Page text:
The disasters of the world have been opening our minds, and an otherwise divided country truly shows how united it can be in the face of adversity and strife. As technology improves, also does the willingness of people to help with donations towards the repair and recovery of disasters. An interesting phenomenon has occurred. Does technology actually improve our willingness to help others? Alternatively, is it simply removing the barriers from those who “cannot be bothered” with donating because of various reasons?
We know that the donations to reputable sources like the American Red Cross gets to people who need it. The Red Cross is an expert at the logistics of transporting and delivering medical supplies to affected areas of the world. When donations are made—especially in the immediate aftermath—the Red Cross mobilizes as fast as possible to get the supplies, equipment, and other health resources out to those who need it.
However, we know that already. What is interesting is how the advent of donating via PayPal or text message has changed the face of donating. Before reliable internet-based forms of payment, the primary system for donations was the phone. When calling, donors had to speak to complete strangers, giving out banking or credit card information, verifying address information and confirming the transaction. This long situation is a barrier of resistance for donors—they have to pick up the phone, dial, possibly wait on hold, and go through this prolonged transaction. It is an impulse that is difficult to act on quickly.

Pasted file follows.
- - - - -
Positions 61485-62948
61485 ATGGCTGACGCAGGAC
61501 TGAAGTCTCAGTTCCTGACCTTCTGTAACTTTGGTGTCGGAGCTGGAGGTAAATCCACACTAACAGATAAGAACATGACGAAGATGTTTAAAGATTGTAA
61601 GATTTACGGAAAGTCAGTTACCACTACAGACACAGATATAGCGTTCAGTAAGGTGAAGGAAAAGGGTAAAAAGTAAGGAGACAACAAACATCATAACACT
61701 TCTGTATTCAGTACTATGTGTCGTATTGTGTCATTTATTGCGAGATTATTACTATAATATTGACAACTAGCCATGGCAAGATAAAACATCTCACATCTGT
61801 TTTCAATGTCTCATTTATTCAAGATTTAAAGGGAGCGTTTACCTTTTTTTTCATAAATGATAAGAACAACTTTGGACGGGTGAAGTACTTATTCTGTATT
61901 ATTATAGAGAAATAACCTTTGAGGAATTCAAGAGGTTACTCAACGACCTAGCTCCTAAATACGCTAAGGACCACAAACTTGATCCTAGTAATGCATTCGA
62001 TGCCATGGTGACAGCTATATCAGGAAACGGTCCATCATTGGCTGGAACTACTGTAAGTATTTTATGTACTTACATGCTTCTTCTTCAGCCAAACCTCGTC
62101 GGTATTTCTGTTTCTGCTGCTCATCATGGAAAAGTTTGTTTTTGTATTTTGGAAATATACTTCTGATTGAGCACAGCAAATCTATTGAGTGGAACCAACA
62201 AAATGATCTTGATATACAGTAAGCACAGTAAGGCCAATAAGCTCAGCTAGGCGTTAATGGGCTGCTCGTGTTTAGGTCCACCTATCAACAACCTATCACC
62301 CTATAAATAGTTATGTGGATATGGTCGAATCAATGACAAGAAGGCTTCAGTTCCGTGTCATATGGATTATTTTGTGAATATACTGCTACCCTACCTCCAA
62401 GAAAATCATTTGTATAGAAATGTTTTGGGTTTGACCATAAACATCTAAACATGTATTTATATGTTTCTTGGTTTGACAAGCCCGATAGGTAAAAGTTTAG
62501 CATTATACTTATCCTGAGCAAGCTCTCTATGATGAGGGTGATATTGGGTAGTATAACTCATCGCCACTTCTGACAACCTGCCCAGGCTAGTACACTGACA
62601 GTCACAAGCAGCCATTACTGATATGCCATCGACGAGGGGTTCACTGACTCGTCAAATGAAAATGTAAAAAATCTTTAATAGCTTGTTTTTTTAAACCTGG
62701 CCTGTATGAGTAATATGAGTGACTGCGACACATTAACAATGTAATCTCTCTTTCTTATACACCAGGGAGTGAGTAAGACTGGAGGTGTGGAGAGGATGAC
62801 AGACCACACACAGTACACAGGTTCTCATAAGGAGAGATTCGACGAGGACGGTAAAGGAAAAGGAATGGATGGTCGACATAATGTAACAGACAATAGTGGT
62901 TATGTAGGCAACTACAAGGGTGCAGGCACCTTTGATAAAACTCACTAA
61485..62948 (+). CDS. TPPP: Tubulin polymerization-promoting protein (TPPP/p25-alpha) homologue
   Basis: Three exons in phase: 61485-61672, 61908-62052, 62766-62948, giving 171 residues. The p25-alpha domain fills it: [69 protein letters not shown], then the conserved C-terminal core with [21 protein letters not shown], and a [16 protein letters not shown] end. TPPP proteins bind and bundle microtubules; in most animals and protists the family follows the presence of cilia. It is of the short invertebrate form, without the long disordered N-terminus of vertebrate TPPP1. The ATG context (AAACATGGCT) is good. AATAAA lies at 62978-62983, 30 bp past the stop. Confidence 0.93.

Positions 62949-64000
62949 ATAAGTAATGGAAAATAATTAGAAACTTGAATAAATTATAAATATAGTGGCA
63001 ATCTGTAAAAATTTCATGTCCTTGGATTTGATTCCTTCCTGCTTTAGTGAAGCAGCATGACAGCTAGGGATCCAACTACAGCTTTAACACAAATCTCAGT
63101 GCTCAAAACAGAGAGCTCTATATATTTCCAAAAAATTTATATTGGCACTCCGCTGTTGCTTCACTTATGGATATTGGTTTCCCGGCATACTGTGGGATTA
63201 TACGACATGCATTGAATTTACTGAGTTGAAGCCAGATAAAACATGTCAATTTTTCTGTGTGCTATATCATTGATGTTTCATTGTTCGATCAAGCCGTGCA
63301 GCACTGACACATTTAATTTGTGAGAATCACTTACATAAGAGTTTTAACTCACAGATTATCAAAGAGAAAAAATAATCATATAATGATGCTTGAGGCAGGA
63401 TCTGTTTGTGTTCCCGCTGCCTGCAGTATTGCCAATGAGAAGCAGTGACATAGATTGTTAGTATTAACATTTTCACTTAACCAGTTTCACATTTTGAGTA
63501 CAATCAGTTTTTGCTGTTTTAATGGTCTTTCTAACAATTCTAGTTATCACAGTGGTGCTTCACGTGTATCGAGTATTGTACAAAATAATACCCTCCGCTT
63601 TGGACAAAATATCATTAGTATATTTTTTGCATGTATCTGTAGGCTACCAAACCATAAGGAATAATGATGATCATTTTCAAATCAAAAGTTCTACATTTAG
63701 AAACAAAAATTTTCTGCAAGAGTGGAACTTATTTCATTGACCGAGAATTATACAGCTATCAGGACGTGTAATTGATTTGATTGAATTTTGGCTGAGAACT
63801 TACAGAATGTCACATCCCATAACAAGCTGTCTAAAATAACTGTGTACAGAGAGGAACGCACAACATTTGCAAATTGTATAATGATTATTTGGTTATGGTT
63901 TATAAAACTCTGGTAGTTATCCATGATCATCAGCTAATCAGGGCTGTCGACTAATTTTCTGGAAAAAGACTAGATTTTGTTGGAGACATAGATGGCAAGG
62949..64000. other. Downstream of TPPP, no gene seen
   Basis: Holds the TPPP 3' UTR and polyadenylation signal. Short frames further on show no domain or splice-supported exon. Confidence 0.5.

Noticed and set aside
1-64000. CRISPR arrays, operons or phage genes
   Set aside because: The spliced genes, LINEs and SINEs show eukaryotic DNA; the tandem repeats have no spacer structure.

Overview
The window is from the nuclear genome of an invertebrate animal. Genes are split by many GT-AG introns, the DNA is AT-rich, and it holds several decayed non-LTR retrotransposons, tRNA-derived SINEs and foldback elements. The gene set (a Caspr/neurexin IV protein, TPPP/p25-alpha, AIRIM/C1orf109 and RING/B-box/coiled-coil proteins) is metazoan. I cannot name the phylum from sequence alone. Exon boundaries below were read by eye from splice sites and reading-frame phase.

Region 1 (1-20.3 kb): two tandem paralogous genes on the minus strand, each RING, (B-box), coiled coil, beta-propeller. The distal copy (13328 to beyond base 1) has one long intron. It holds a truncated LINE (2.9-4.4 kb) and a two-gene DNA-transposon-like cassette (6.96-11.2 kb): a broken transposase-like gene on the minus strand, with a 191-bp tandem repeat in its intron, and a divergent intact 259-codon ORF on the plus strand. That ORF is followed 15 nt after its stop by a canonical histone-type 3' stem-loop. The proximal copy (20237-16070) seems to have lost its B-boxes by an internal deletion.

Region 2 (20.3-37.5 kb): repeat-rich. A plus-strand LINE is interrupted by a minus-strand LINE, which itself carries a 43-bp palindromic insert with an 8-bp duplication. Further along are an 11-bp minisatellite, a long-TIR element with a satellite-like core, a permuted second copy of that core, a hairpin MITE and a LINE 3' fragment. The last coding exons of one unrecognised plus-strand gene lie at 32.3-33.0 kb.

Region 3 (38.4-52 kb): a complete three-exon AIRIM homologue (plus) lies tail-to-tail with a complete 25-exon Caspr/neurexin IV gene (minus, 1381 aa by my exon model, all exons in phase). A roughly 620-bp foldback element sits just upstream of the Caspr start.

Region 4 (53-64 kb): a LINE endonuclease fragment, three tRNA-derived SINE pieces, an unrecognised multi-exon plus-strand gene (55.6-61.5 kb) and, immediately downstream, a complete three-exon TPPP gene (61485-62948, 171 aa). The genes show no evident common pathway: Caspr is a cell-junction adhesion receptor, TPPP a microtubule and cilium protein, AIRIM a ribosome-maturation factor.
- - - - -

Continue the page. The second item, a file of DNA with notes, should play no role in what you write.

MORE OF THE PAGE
When the Obama administration made changes to upgrade and streamline the Red Cross’ text messaging system, the response that came from the Haitian earthquake was amazing. By simply texting a single word to a 5-digit code—far less than everyone does on his or her cell phones in any one use—a $10 donation is made. Within a week, according to the New York Times, the Red Cross had garnered over $22 million from text messages alone. The Red Cross spokesperson, Roger Lowe, said that what had happened was beyond description. He stated that words such as “unprecedented” and “amazing” were unable to capture the pure astonishment of the situation that occurred with the donation system.
Some analysts say that the easier it becomes to simply swipe a card or send a text, the more money people tend to spend. It has nothing to do with us wanting to spend more, it just becomes more difficult to resist the urge when it is almost nothing to accomplish. While donating to the Red Cross is an amazing thing, one has to wonder how much of it is ease of use, and what potential abuses of manipulation a system like this can suffer.